SectionFinite State Acceptors

Unfortunately many customers using the Peanut/Dorito machine in Figure 9.4 machine could not follow instructions and had no access to a FST. They would insert coins before making a request, or try to make two purchases in one transaction. Often the machine would not give the intended output or would do nothing. It would get a hard kick, and would do nothing from then on. The Tater-Head-Ted's Snack Company that designed the machine was facing bankruptcy.

Problem9.12.

Review the instructions 1, 2, 3 for the Peanut/Dorito machine in Figure 9.4 and make a list of all different input sequences that comply with those instructions.

Problem9.13.

Seeing the growing evidence of expertise in graph theory on your résumé, the Company has hired you to help. What the Company needs is a separate finite state machine $M_2$ that will answer the question, “Does the user's sequence of button pushes comply with the instructions?” This machine will have no outputs, but will have a start state $s$ and will halt in a special state $y$ if the answer is $Yes$ and in some other state if it is $No\text{.}$ (For example, input “PqhR” halts in state $y$ and input “DPhhhR” halts in some other state.) Draw a transition diagram for this finite state machine.

With this help, the company can now automate the checking process by combining $M_1$ and $M_2$ into one vending machine. The new machine will save the user's input sequence in memory. When the user presses “RETURN”, it will feed a copy of the input sequence to $M_2\text{.}$ If $M_2$ halts in state $y\text{,}$ it will then feed a copy of the input sequence to $M_1\text{.}$ If $M_2$ halts in state $n\text{,}$ it will display the message, “Invalid input. Please try again!”.

The finite state machine $M_2$ you constructed in Problem 9.13 is not an FST. Rather than exchanging input for output, as an FST does, its purpose is to answer the question: “Did the user give one of the valid inputs specified by the instructions?” Alternately, the question could be phrased as, “Did the user input one of the strings in Problem Problem 9.12?” Thus $M_2$ is an example of a different kind of finite state machine that we will now describe.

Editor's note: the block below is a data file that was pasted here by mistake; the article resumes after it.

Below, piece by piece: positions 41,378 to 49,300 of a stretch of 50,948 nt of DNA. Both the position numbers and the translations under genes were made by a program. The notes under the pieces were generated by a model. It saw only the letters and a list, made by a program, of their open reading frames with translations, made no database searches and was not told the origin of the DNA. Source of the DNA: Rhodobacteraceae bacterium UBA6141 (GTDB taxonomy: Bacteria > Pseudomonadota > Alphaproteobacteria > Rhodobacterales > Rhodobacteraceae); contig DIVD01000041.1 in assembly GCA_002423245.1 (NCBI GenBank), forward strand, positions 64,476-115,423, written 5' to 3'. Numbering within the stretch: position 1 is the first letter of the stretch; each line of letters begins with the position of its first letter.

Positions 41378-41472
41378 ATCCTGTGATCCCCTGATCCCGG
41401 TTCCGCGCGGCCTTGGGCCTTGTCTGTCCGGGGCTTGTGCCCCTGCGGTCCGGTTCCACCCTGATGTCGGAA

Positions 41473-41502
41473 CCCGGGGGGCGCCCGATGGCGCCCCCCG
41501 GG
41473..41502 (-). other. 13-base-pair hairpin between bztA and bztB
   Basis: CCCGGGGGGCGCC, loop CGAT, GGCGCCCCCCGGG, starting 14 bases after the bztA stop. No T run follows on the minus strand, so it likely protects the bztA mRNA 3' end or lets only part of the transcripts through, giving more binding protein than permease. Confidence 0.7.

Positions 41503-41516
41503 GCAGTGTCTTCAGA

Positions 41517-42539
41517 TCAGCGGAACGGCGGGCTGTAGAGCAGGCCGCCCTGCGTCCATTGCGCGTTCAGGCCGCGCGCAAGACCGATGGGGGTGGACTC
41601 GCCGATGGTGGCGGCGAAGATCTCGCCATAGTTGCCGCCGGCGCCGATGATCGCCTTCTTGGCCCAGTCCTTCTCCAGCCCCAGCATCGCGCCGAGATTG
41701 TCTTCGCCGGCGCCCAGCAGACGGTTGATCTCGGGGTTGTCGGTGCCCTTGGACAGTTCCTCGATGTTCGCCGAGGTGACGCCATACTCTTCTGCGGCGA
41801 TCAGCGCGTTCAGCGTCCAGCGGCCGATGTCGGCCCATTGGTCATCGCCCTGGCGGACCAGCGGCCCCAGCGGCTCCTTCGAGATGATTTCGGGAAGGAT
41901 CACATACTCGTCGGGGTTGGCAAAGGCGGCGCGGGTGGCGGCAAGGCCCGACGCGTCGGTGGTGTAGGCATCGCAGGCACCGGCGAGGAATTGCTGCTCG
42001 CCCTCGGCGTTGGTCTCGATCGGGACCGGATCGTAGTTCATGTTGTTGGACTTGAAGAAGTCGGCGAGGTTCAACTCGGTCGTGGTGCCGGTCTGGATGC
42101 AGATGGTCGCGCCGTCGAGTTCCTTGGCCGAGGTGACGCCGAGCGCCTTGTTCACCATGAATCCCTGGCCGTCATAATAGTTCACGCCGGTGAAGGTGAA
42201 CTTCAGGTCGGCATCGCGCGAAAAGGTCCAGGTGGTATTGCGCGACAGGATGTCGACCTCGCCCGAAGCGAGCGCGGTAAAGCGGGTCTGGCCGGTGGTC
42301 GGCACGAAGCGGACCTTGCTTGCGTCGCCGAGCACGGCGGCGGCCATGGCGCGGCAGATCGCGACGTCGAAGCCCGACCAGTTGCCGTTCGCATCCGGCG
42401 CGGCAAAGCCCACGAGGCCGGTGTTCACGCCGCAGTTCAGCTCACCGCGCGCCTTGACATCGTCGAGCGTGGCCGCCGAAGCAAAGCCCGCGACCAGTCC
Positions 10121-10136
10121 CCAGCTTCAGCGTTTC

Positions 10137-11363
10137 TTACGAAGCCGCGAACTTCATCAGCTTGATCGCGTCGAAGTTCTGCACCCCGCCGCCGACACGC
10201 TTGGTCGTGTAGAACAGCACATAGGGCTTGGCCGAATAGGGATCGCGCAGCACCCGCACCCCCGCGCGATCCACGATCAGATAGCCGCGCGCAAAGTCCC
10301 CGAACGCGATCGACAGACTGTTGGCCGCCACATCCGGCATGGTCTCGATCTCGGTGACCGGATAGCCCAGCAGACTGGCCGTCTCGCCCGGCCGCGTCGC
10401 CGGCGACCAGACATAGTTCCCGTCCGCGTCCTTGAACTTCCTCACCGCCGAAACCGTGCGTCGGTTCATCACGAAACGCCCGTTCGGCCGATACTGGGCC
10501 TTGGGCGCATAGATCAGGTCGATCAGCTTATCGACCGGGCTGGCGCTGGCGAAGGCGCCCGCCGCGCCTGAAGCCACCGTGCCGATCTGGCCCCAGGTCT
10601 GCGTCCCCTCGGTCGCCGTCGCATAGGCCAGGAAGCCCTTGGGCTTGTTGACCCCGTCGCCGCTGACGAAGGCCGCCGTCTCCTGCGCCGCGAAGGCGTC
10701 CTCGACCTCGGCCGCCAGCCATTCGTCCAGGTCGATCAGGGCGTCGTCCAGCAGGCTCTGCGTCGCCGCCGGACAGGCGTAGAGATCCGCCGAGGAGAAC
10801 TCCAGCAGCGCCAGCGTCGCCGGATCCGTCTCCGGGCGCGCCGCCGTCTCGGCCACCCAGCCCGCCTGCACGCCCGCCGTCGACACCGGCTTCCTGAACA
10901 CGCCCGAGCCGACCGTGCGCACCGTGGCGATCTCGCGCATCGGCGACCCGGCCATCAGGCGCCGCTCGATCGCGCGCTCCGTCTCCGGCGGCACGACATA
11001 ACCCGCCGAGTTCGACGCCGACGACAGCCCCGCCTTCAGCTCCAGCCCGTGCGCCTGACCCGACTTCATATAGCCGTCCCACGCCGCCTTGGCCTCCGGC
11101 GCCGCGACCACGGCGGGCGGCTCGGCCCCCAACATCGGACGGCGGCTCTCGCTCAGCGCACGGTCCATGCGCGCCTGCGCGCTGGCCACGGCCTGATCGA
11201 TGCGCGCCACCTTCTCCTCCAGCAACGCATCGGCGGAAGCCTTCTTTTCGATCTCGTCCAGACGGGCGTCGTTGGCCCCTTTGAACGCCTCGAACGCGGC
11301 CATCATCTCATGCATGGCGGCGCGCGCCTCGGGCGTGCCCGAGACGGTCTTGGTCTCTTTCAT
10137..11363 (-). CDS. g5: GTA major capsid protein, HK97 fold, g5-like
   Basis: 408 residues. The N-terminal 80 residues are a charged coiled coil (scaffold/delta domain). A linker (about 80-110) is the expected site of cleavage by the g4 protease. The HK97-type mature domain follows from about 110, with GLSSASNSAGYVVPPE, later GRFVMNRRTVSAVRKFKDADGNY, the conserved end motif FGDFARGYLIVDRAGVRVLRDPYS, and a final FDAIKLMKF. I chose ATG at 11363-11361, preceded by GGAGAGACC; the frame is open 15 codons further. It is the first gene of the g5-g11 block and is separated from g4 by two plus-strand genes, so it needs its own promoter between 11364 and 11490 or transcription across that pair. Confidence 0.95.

Definition9.14.

A finite state acceptor (abbreviated as $FSA$) is a quintuple $\dsp M = \big( \Sigma, Q, s, Y, \delta \big)$ where

• $\Sigma$ is a finite set of symbols, called the input alphabet of $M\text{,}$

• $Q$ is a finite set, the internal states of $M\text{,}$

• $s\in Q$ is called the initial state of $M\text{,}$

• $Y$ is a subset of $Q$ called the accepting states of $M\text{,}$ and

• $\delta: Q\times\Sigma \to Q$ is called the state transition function of $M\text{.}$

The FSA $M$ can be thought of as a FST that answers a Yes-or-No question. As a result, it needs no output symbols because it conveys its answer by the choice of halting state it chooses. If we interpret the input $w \in \Sigma^*$ as a question, then the answer is “Yes” if $M$ starting in state $s\text{,}$ ends in a state of~$Y\text{.}$ Otherwise the answer is “NO”. Like a FST, the transition diagram of a FSA is a labeled directed graph. The vertices of the graph are the states of $Q\text{,}$ and there is a labeled arrow for each state $q\in Q$ and each symbol $a\in \Sigma\text{.}$ If the FSA $M$ reads input symbol $a$ while in state $q\text{,}$ it will go into state $r = \delta(a,q)\in Q$ and then read the next input symbol. We illustrate this fact with the follwoing transition diagram.

We would like to extend the transition function $\delta$ to the function

\begin{equation*} \Delta:Q\times\Sigma^* \to Q \end{equation*}

where $\Delta(q,w)$ is the state that $M$ would reach if it were to start in state $q\in Q$ and read the string $w\in \Sigma^*$ from left to right. We can define $\Delta$ by recursion on the length of $w$ as follows.

1. $\Delta(q,\lambda)=q$ and $\Delta(q,a)= \delta(q,a)$ for $a\in \Sigma\text{,}$

2. $\Delta(q,au) =\Delta(\delta(q,a),u)$ for $a\in \Sigma\text{,}$ $u\in \Sigma^*\text{.}$